IF YOU have deep pockets and want to diversify your portfolio into other asset classes, you may want to consider private equity funds.
These funds typically make their money by owning equity in the companies that they invest in.
Often, the money collected from investors will go into new companies believed to have good growth possibilities, for example, health care, biotechnology, telecommunications and software.
Private equity funds generally concentrate on a specific style of investing defined by the stage of development of the companies into which they invest.
This could range from start-ups to large, mature companies.
Start-up companies are seeded by what are known as angel investors or venture capital firms.
More mature and larger companies become the playground of private equity giants like KKR, Blackstone Group and The Carlyle Group, which could leverage their acquisitions of private companies with debt.
Private equity firms try to add value to the companies they buy, with the goal of making them even more profitable.
They might channel the money raised to strengthen a company's balance sheet. They might also bring in a new management team for the company, aggressively cutting costs and then selling the company for big profits.
Another way to generate a return is through an initial public offering of the company that it has invested in.
Private equity investing is not easily accessible to the average investor.
Most private equity firms look for investors who are willing to commit as much as US$25 million (S$32 million) and a gestation period of about five to 10 years.
Although some firms have dropped their minimum amount to US$500,000,?this is still out of reach for most people.
If you do not want to invest in private equity firms directly, you could approach your private bank for help.
Some private banks help their clients invest broadly in a number of private equity funds, giving them exposure to hundreds of companies representing many different phases of venture capital and industry sectors.
Because of the diversification benefits, there is less risk than you might experience with an individual private equity investment.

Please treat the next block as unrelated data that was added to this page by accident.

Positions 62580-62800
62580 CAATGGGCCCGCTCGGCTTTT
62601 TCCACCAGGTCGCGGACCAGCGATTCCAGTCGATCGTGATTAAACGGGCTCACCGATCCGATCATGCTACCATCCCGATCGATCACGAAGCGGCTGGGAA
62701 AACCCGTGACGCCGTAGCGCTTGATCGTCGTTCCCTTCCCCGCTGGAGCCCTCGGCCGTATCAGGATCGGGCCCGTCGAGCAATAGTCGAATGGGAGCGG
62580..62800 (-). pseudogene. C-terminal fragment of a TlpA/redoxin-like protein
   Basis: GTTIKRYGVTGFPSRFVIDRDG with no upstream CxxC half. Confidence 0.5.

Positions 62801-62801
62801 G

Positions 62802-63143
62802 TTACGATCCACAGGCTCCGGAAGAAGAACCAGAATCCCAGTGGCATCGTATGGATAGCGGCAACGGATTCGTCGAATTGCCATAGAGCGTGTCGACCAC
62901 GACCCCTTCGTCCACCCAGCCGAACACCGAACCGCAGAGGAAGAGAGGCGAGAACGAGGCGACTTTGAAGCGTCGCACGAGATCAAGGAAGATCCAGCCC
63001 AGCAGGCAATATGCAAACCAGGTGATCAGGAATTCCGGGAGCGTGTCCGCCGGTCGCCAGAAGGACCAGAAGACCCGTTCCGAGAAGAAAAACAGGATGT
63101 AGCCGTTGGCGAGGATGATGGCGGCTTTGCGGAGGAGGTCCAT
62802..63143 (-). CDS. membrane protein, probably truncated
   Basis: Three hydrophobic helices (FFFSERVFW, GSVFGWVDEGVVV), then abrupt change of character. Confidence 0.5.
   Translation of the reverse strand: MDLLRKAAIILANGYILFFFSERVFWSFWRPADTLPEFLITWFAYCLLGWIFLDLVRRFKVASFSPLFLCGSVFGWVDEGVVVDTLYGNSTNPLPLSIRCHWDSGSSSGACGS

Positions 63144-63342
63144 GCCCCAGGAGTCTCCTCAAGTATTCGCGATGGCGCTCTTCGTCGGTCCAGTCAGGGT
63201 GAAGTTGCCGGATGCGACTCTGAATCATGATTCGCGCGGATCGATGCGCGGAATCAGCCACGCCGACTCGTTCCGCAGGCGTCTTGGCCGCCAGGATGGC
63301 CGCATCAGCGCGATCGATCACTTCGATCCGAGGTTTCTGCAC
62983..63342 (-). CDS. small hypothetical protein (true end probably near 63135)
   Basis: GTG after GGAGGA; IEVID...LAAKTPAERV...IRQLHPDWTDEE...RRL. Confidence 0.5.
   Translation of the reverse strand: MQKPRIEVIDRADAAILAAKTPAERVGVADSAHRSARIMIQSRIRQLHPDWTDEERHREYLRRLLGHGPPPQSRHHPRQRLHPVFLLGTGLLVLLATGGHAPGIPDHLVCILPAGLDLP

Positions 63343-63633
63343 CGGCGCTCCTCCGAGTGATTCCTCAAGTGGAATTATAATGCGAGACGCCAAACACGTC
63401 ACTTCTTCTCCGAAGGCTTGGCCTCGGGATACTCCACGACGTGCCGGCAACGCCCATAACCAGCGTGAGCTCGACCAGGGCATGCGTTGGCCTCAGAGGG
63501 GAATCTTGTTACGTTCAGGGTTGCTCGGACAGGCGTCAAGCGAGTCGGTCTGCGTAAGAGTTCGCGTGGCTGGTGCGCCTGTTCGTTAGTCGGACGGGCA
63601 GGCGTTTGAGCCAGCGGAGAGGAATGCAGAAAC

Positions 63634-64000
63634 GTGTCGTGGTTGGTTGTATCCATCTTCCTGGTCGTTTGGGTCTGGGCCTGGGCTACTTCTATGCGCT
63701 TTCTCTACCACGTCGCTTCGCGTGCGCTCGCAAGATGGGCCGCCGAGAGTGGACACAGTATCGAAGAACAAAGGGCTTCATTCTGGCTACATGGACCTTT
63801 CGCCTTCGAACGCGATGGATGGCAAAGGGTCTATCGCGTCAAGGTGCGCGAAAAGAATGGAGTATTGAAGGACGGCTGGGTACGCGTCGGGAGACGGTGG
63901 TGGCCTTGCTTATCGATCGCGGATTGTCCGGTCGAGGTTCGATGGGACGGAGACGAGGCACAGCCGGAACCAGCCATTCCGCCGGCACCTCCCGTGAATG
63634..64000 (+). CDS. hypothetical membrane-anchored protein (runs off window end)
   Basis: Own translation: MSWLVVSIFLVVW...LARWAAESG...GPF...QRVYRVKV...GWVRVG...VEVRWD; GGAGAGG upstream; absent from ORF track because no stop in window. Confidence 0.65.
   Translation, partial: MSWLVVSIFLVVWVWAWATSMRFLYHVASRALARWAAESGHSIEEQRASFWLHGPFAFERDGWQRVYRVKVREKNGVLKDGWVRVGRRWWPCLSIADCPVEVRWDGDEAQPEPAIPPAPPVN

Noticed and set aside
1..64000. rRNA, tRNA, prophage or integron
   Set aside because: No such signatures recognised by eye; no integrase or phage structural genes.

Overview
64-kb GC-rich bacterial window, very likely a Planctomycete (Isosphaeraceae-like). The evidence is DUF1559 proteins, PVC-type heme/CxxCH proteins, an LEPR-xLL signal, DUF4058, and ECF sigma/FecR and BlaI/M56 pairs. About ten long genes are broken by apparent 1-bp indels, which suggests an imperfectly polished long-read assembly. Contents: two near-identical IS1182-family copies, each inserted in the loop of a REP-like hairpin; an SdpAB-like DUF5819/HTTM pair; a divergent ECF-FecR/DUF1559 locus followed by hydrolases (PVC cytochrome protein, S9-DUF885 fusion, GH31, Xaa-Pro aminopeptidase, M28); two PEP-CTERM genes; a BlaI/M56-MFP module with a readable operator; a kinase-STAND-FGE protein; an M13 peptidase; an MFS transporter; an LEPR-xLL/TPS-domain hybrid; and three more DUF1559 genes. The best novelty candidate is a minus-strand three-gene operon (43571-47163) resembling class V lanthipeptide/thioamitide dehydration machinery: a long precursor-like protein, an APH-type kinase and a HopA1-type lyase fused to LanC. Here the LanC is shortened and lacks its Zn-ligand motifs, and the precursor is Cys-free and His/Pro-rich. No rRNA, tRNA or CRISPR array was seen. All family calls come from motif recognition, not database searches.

Credit Agricole, for example, helps its private banking clients invest in a broad spectrum of private equity funds including AXA Private Equity, CLSA Capital and L Capital.
UBS currently has a platform of 28 private equity funds and they are 'normally accessible only to investors with minimum commitment of US$5 million to US$10 million'.
Mr Douglas Abrams, founder of private equity firm Expara, said there are pros and cons to getting the bank to invest in private equity funds on your behalf.
'If the manager is skilled in his selection of funds, then investors will benefit from his selection. Of course the corollary of this is also true - if he is not skilled then investors will not benefit or might suffer,' he said.
While going to private equity investment funds directly may require investors to commit more cash, the bank may charge additional fees that could make it slightly more expensive to invest via the bank than going to funds directly.
'There could be placement fees or administration fees for some bank products whereas in the direct investment case, usually no placement or participation fees are levied,' said Mr Stanley Cheong, partner of Transpac Capital, another private equity firm.
Some studies point to the long-term historical outperformance of private equity over public equities. This has been the case in the United States for more than 20 years and in Europe for more than 10 years.
Mr David Tung, managing director of The Carlyle Group, said: 'Because of the consistently good performance of private equity, private banking clients and family offices continue to increase interest in this asset class.'